I am sure we all must have faced performance issues where queries/procedures some days run great, but on other days run much slower. There can be many factor causing the slowness however in most of the cases, this is caused by query execution plans being compiled with non-optimal parameter values.
Basically when a query executes first time, the SQL Server optimiser creates the query plan based on the parameter values passed in the query and for subsequent calls, SQL Server normally reuses cached plan based on the compiled parameter values.
There are different solutions to avoid/reduce the impact of this behaviour, I will cover them in my upcoming articles. For now, I will demonstrate the different ways to capture compiled parameter values from cached plan. To illustrate this, I have created following stored procedure and also executed it couple of times with different parameters.
CREATE PROC CompiledParamterTesting @JobTitle VARCHAR(100) , @LoginID VARCHAR(100) AS BEGIN SELECT NationalIDNumber ,OrganizationLevel FROM AdventureWorks2012.HumanResources.Employee WHERE BusinessEntityID IN ( SELECT BusinessEntityID FROM AdventureWorks2012.HumanResources.Employee WHERE JobTitle = @JobTitle AND LoginID = @LoginID ) END EXEC CompiledParamterTesting @JobTitle='Chief Executive Officer', @LoginID='adventure-works\ken0' GO EXEC CompiledParamterTesting @JobTitle='Research and Development Manager', @LoginID='adventure-works\dylan0' GO
There are four easy ways to capture the parameter values from cached plan:
Capture compiled parameter values using DMVs (preferred): I have created below script to capture compiled parameter values from cached plans. You need to provide “stored procedure name” as an input parameter.
SET TRANSACTION ISOLATION LEVEL READ UNCOMMITTED; WITH XMLNAMESPACES (DEFAULT 'http://schemas.microsoft.com/sqlserver/2004/07/showplan') SELECT DB_NAME(eqp.dbid) AS [DatabaseName] , OBJECT_NAME(eqp.objectid) AS [ProcedureName] , cached_time , par.o.value('@Column', 'nvarchar(128)') AS Parameterlist , par.o.value('@ParameterCompiledValue', 'nvarchar(128)') AS compiledValue , query_plan AS QueryPlan FROM sys.dm_exec_procedure_stats OUTER APPLY sys.dm_exec_query_plan(plan_handle) AS eqp OUTER APPLY query_plan.nodes('//ParameterList/ColumnReference') AS par(o) WHERE OBJECT_NAME(eqp.objectid, eqp.dbid) = 'CompiledParamterTesting' --Give stored procedure name here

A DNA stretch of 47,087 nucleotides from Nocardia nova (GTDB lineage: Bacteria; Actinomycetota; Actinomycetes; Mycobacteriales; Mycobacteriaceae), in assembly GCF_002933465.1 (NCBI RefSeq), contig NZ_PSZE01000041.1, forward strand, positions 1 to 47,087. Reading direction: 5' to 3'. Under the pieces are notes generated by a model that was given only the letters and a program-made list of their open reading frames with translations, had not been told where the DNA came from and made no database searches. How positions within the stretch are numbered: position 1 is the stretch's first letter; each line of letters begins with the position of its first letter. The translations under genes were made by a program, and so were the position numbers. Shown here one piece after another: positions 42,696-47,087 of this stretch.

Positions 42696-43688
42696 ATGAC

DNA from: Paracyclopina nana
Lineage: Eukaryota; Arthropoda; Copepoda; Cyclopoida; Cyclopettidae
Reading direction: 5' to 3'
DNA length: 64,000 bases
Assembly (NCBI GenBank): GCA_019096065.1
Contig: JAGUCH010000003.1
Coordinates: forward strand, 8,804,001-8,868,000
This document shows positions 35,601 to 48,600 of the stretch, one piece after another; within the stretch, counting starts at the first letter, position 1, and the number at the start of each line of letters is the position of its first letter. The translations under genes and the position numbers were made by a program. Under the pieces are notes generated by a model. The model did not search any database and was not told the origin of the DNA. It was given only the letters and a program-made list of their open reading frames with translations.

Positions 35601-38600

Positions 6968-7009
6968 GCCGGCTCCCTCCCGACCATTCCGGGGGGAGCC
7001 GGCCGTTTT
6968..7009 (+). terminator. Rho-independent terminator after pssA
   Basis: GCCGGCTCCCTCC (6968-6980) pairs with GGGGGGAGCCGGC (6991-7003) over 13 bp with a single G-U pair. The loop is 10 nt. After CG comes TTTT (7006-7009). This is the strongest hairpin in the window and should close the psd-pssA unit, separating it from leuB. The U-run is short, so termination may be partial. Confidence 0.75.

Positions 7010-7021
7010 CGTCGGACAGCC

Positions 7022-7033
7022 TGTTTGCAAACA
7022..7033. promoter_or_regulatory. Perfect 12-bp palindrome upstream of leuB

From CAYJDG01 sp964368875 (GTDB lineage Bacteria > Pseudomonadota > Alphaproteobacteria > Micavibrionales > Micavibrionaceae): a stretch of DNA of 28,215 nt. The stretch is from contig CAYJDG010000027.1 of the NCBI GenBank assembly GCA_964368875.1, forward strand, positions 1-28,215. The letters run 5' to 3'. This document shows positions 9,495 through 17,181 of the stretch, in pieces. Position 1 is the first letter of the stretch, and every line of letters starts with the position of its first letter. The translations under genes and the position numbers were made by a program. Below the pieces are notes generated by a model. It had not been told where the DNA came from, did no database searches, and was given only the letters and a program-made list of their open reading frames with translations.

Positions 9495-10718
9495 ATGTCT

Execute the script and you will see compiled parameter values of stored procedure in results window.
Capture compiled parameter values using SSMS: You can capture the compiled parameter values from the properties of cached or runtime plan as below:
- Turn on “Include Actual Execution Plan”
- Execute stored procedure
- Go to “Execution plan” tab
- Right click on the SELECT operator and select “Properties”
You will see the compiled and runtime parameter values for both @LoginID and @JobTitle in the properties window.
Capture Compiled Parameter values from plan XML: If you have execution plan in XML form, then open the XML and search as below. You will find the compiled parameter value in XML.
Last but not least, we can capture the parameter values using Sentryone Plan Explorer.
Capture Compiled Parameter values using Plan Explorer: This is one of my favourite tool to analyse the complex execution plans. I will give demo of the tool in my future articles but for now, I am only focusing on compiled parameters. You can download this free tool from above mentioned product website. After installing this tool on your workstation, you will see following additional option in your SSMS.
Click “View with SentryOne Plan Explorer” option and then tool will open the plan in a separate window. Click on parameters in the bottom of the tool and then you can find the compiled parameters value.
These are the different ways to capture compiled value of parameters.
Very well explained.
Waiting for next article.
excellent tips. this is very useful in troubleshooting performance issues.
A must read for those who are looking forward to troubleshoot performance issues.. 👍
Thanks guys. There are other alternatives as well, but I find it quite useful so thought to share with everyone
Another great Article on Performance troubleshooting
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